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School offers shelter for Muslim migrants affected by Auckland floods

Fadumo Ahmed (left) and Asya Mohamed Abeid from the New Zealand Women's Ethnic Trust, at May Road School which has opened its doors to shelter migrants and Muslims during the Auckland floods.

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Fadumo Ahmed (left) and Asya Mohamed Abeid.
Photo: RNZ/ Amy Williams

A pregnant woman who arrived in New Zealand last year is among those left homeless and distressed by the Auckland flooding.

The New Zealand Women’s Ethnic Trust is helping recent migrants get the help they need after the devastating storms and it wants more done to help vulnerable people.

Trust manager Asya Mohamed Abeid said she received a call from the woman’s husband concerned about staying in their flood damaged home.

“She’s been sleeping in a corridor. She’s now dealing with the trauma, the only thing she’s looking for is if she can get a private space for her and her husband,” Abeid said.

“I talked to her husband, he said ‘my wife can’t even talk at this stage she keeps crying and feels like she can’t do anything’. We need to find a place for her where she can feel safe and secure.”

Abeid said the couple did not know where to go for help, and the trust was helping to connect them with agencies.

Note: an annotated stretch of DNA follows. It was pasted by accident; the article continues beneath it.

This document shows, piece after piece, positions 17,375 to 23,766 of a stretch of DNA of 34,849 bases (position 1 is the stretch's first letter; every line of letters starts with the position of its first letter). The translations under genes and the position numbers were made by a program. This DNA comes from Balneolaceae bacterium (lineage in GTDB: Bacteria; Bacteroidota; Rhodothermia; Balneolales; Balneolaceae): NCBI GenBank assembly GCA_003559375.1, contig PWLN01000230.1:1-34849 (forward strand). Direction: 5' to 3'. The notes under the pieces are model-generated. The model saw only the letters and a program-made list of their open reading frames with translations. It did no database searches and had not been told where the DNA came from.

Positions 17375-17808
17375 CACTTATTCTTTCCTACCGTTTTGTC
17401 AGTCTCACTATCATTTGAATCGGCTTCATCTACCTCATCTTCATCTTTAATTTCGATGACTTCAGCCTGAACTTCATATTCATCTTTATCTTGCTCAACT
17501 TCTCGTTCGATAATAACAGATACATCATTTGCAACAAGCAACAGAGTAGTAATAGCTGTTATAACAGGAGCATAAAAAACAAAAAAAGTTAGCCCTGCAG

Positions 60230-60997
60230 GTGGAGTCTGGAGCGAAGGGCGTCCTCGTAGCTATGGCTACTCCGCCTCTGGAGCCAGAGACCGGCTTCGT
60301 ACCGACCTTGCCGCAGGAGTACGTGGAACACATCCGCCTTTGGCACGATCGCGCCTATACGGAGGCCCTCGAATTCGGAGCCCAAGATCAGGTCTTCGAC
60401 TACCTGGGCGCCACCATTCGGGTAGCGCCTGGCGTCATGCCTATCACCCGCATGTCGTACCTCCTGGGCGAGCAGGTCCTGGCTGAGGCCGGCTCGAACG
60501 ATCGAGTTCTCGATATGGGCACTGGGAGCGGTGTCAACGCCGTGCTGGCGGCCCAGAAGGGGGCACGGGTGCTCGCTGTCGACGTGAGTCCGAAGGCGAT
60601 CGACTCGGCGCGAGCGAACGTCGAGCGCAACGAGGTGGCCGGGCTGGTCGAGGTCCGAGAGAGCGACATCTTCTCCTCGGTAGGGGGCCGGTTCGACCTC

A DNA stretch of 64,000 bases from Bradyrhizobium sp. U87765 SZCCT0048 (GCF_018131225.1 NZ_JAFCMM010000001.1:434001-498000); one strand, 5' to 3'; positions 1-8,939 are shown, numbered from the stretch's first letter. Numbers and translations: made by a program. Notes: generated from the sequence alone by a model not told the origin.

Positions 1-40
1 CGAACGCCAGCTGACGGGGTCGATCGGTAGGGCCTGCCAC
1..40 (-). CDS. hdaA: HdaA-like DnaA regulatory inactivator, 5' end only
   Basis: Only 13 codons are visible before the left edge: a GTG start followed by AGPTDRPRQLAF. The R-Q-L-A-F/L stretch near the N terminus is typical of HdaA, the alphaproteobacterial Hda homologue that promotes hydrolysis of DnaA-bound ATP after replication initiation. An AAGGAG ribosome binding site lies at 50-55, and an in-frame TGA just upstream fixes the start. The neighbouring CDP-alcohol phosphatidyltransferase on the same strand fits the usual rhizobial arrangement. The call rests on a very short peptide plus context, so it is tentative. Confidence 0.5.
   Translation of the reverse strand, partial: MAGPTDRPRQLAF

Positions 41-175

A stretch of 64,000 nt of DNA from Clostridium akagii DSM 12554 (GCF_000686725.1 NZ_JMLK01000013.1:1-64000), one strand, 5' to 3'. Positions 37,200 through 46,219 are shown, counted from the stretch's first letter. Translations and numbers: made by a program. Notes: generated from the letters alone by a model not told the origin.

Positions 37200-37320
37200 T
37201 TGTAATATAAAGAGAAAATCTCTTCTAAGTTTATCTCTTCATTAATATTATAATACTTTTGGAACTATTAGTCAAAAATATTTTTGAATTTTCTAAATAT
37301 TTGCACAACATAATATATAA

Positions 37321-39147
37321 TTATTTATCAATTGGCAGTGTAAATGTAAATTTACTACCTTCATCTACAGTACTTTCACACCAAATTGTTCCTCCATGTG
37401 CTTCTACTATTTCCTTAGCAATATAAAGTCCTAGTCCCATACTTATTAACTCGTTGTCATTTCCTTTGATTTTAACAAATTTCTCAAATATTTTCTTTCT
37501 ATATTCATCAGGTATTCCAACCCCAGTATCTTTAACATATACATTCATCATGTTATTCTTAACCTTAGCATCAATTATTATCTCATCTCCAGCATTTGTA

May Road School in Mt Roskill had opened its hall as a safe place for people referred by the trust, including a family from Afghanistan whose house was uninhabitable.

Principal Lynda Stuart said it was a place where Muslim refugees in particular could feel safe.

“They needed a place, a warm dry place to be and they’ve got our school hall. And I’ll put on record it’s not the flashest school hall in Auckland, but it’s warm and dry.”

Stuart said they were working closely with the migrant and Muslim community to provide a comforting space for those affected by the floods

Bedding and food had been provided by the community and women had a separate place to men, if needed.

“There are certainly sensitivities there and we are guided by them and what they need. You can provide the physical needs, the soap and toiletries and food but being really aware of the cultural needs is absolutely imperative,” Stuart said.

Work was underway to find those sheltering at the school emergency accommodation.

The trust’s chairperson Fadumo Ahmed said she and her team were concerned for those whose English was a barrier to accessing support.

“For some people it’s really hard to go through the system. Once they’ve lost their house they’re victims – they need help,” she said.

“They say they’re feeling isolated and that they need more help. We are respecting the culture, they have different needs for food and the clothes they wear.”

The trust had 3500 people under its wing in the Auckland region, many of whom were women or people with disabilities, but all were migrants.

For some, Ahmed said the flooding had reminded them of tragic events they experienced before arriving in New Zealand.

“Some people, they never saw this situation. They have fear and they are remembering what happened before and that’s why they need more care.”

Ahmed called on the government to do more to help migrants who did not qualify for government support: “We are here, we are waiting, please come and help with these vulnerable families.”

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